Bourbon is an American form of whiskey made from (pursuant to U.S. trade law) at least 51% corn, or maize, (typically about 70%) with the remainder being wheat, rye, and malted barley. It is distilled to no more than 160 (U.S.) proof, and aged in new charred white oak barrels for at least two years — or perhaps longer. It must be put into the barrels at no more than 125 U.S. proof; in this way it is similar to Scotch whisky, which is also aged in charred barrels. Most of the time it is then adjusted to 80–100 proof and bottled, although some are bottled at “cask strength”.
Johnson's (revised) Universal Cyclopaedia, 1836
Twelve Days in the Tombs, by Jonathan Harrington Green, 1851
"After this the old man turned upon his heel, and called the barkeeper to give him a glass of old " Bourbon whiskey," and to send a quart down to his men..."
Life and Liberty in America, by Charles Mackay, 1859
"A thoughtful friend at Cincinnati had given us on starting a bottle of Bourbon whiskey twenty years old"
Dictionary of Americanisms, by John Russell Bartlett, 1860
"BOURBON. Whiskey from Bourbon county, Kentucky. A term generally used to distinguish the better kinds of whiskey, which are mostly made from corn instead of rye."
What we eat, by Thomas H. Hoskins, 1861
"It is known as Bourbon whiskey, from the county of Bourbon, one of the oldest counties of Kentucky, where formerly considerable quantities of whiskey were made."
History of Bourbon Whiskey
Bourbon can legally be made anywhere in the United States. However, all but a few of these brands are made in Kentucky, and the drink is associated strongly with that state. When American pioneers pushed west of the Allegheny Mountains following the Revolution, the first counties they founded covered vast regions. One of these original, huge counties was Bourbon, established in 1785 and named after the French royal family. While this vast county was being carved into many smaller ones, early in the 19th century, many people continued to call the region 'Old Bourbon.' Located within 'Old Bourbon' was the principal Ohio River port from which whiskey and other products were shipped to market. 'Old Bourbon' was stenciled on the barrels to indicate their port of origin. 'Old Bourbon' whiskey was different because it was the first corn whiskey most people had ever tasted, and they liked it. In time, 'bourbon' became the name for any corn-based whiskey."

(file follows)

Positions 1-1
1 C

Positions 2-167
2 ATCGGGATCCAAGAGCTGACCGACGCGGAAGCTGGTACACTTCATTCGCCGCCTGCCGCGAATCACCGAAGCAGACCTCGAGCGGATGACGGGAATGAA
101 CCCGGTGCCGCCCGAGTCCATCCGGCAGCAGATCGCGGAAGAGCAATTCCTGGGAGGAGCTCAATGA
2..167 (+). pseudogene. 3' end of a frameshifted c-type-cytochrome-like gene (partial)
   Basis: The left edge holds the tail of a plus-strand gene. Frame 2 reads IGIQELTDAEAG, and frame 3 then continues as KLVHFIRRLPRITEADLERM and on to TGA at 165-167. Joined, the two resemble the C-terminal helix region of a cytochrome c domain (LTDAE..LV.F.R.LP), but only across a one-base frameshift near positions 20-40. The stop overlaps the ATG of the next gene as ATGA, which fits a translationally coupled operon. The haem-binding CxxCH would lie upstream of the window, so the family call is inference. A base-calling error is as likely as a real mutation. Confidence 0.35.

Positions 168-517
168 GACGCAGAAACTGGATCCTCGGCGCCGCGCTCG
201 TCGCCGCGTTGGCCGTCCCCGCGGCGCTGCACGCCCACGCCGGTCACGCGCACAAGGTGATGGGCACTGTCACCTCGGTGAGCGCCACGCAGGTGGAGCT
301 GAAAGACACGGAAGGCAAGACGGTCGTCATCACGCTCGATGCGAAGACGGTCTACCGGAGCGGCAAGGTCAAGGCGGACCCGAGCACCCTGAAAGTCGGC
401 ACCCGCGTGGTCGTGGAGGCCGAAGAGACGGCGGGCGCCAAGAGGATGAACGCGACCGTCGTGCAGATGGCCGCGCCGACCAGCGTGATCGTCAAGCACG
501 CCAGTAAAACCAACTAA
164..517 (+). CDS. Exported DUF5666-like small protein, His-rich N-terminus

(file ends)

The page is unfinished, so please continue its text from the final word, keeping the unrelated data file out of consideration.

A refinement introduced by Dr. James C. Crow was the sour mash process, by which each new fermentation is conditioned with some amount of spent "Feed Mash" (previously fermented mash that has been separated from its alcohol), in much the same way that sourdough bread is made from starter. The acid introduced by using the sour mash controls the growth of bacteria that could taint the whiskey. As of 2005, all straight bourbons use a sour mash process. Crow developed this refinement while working at the Old Oscar Pepper Distillery (now the Woodford Reserve Distillery) in Woodford County, Kentucky. (Feed Mash is so named because these spent grains are also used as an ingredient in animal feed.)
Most bourbons are distilled in Kentucky, and it is sometimes said that only Kentucky whiskey can properly be called bourbon; this is, however, not true, as a few exceptions to the rule, such as Virginia Gentleman, demonstrate. As of today, there are no running distilleries within the current boundaries of Bourbon County due to new counties being formed from Bourbon County since early whiskey making days.
An act of the U.S. Congress in 1964 declared bourbon to be "America's Native Spirit" and its official distilled spirit.  A concurrent resolution of the U.S. Congress restricted bourbon to U.S. production. Some stories about its origins therein may or may not be accurate, such as its invention by Baptist minister and distiller Elijah Craig.
Drinks made with Bourbon Whiskey